I love museums. Regular readers of this blog will know that museums have played a very important part in developing and furthering my interests and knowledge in art, culture, history and sometimes, even deciding where to travel to next. Though not all museums have been uniformly good, I have never left one without having learnt something new there, something that has added to my knowledge. Till recently, that is.
About 10 days back, I went to see an exhibition titled “Wonder Weaves of Varanasi” at the Dr. Bhau Daji Lad Museum in Mumbai. The aim of the exhibition was to showcase textiles and weaves from Benares / Varanasi as part of the larger ‘Make in India‘ campaign. It had been curated by Shaina NC, and was organised in association with the Ministry of Textiles of Government of India, and supported by Lakmé Fashion Week.
Prior to my visit, I had seen tantalising pictures of the exhibits on social media and then came across this newspaper report, which got me all intrigued about the exhibition. Since I knew next to nothing about weaves from Benares / Varanasi, this seemed like the perfect opportunity to get acquainted with them.
So, it was with great excitement that I arrived at the Museum, and my very first view of the exhibits justified that excitement.
However, when I left the Museum after viewing the exhibition, my mood was very different — puzzled, disappointed and a little angry as well.
Let me elaborate.
The exhibition, which was spread over both floors of the Museum, was dazzling. Benarasi weaves in jewel, pastel and earth colours, with bird, animal, floral, tree and leaf designs, and on sarees, lehengas, dresses, jackets…were all around me. It took a while for the sensory delight to settle down before I realised that something was missing in the exhibition. Something very important.
Every exhibit had the name of its designer — Ritu Kumar, Anita Dongre, Ritu Beri, Gaurav Gupta, Varun Bahl, Rina Dhaka, etc. But there was no information on who the weaver was and what the weave was all about, its history, its uniqueness, symbolism… nothing.
There was also nothing like an overarching information board or pamphlet that wove the exhibition together.
My first thought was that I had missed seeing the information on the exhibition. So I checked all the exhibits on both the floors of the Museum and even on the walls. But there was nothing. I then checked with a member of the Museum’s staff, only to be told that there was no information available !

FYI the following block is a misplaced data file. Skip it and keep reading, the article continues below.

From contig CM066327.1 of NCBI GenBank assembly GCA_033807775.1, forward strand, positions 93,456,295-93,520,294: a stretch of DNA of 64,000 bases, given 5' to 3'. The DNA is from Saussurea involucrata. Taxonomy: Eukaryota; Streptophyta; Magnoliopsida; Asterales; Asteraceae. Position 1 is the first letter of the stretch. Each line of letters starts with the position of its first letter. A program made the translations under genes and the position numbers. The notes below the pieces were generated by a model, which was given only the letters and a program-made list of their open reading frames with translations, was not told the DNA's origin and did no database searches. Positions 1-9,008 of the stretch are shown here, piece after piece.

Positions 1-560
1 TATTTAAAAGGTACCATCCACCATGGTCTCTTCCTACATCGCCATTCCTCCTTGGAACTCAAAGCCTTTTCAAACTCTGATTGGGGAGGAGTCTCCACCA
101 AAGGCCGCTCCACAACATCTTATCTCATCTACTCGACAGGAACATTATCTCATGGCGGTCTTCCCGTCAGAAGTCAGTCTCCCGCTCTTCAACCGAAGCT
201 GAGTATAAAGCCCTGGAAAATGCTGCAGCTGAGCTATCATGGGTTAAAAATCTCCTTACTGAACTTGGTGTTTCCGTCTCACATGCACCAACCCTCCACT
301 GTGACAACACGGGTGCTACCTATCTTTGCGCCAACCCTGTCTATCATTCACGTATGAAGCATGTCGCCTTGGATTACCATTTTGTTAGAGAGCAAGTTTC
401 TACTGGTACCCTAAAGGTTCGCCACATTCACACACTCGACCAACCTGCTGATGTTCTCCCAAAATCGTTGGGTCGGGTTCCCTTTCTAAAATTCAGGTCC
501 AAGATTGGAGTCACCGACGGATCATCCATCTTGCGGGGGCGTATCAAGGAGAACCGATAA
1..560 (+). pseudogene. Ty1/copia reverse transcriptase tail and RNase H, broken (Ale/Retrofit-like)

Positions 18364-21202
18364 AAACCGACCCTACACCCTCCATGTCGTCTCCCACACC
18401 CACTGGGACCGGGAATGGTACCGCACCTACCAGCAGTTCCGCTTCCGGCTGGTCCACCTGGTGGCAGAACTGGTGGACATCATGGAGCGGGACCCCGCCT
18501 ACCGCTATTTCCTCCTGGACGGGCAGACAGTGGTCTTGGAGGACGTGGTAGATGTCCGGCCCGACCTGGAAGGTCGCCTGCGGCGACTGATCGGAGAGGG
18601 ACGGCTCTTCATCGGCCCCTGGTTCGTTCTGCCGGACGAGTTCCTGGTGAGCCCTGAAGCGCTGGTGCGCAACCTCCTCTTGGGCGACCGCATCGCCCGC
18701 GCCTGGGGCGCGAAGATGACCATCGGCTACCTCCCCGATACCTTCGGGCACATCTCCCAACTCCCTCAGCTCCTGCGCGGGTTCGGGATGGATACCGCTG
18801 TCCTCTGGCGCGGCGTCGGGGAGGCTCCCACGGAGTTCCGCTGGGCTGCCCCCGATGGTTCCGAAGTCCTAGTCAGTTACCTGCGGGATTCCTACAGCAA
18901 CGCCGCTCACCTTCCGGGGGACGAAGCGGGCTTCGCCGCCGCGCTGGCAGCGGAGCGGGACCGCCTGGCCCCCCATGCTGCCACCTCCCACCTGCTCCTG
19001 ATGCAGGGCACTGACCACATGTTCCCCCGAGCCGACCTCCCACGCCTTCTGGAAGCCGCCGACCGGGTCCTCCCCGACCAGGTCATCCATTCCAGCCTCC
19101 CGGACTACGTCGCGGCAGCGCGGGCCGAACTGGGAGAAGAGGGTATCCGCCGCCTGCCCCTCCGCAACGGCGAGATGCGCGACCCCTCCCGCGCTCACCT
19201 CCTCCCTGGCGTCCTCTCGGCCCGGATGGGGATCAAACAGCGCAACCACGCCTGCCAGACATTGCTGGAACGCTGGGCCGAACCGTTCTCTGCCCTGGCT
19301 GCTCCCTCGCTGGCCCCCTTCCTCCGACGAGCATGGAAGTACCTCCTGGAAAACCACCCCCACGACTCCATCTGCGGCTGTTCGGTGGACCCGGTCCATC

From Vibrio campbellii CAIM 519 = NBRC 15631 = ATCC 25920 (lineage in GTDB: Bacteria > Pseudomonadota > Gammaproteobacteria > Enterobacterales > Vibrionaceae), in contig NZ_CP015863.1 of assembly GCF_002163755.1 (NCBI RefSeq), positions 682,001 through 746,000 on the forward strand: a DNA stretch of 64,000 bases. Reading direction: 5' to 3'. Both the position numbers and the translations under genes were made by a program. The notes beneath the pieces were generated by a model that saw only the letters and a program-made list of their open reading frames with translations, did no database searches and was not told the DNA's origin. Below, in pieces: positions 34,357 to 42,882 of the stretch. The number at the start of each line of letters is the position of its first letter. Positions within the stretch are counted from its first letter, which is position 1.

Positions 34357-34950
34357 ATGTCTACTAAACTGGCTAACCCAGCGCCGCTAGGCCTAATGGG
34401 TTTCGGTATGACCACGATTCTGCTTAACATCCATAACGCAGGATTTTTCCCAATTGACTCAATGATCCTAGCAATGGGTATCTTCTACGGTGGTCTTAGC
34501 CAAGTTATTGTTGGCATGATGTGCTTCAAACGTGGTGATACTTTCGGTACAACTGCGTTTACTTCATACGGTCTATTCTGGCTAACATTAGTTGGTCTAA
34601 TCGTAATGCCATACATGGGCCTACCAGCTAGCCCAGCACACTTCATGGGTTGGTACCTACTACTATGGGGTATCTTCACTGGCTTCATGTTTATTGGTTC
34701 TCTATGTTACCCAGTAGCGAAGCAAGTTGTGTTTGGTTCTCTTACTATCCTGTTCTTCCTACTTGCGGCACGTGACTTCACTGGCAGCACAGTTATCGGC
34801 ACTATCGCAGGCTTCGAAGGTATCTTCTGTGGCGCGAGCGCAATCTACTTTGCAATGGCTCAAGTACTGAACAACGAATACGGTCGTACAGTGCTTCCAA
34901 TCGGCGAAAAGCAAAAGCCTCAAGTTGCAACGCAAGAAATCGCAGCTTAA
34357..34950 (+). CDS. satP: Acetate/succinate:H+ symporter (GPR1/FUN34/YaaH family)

My original plan was to spend the entire morning at the exhibition, but I left after 45 minutes. For no matter how beautiful the weaves, without a context or a history or a story they were quite soulless. Have a look at them.
Presenting 35 photographs of some of the exhibits at the “Woven Wonders of Varanasi”. The shots are a mix and will enable you to see the display as well as the details. Clicking on any picture will start a slide show, but I recommend that you start from the first one. Do remember to come back and read the rest of the post once you’re done with the photographs. 🙂
The visit to the exhibition also raised a lot of questions in my mind on the roles and responsibilities of museums in general, and curators in particular. Is the curator’s job only to select and conceptualise the idea for an exhibition? What about the information that goes with it? Isn’t that the curator’s responsibility as well? What is the role of museums in this? Isn’t it their responsibility to see that an exhibition is as informative as possible?
In the days since my visit to the exhibition, I have neither been able to stop thinking about the exhibition, nor get over my disappointment at the way it was presented. The “Wonder Weaves of Varanasi” would have been more at home in a mall than at a museum. The casual display and designer credit would have been just perfect for a mall.
This would have been an excellent opportunity to showcase how traditional weaves are being used in contemporary fashion, and how heritage is being given a new lease of life. Sadly, the exhibition turned to be a frivolous display.
Unfortunately, the losers here are viewers like me. 😦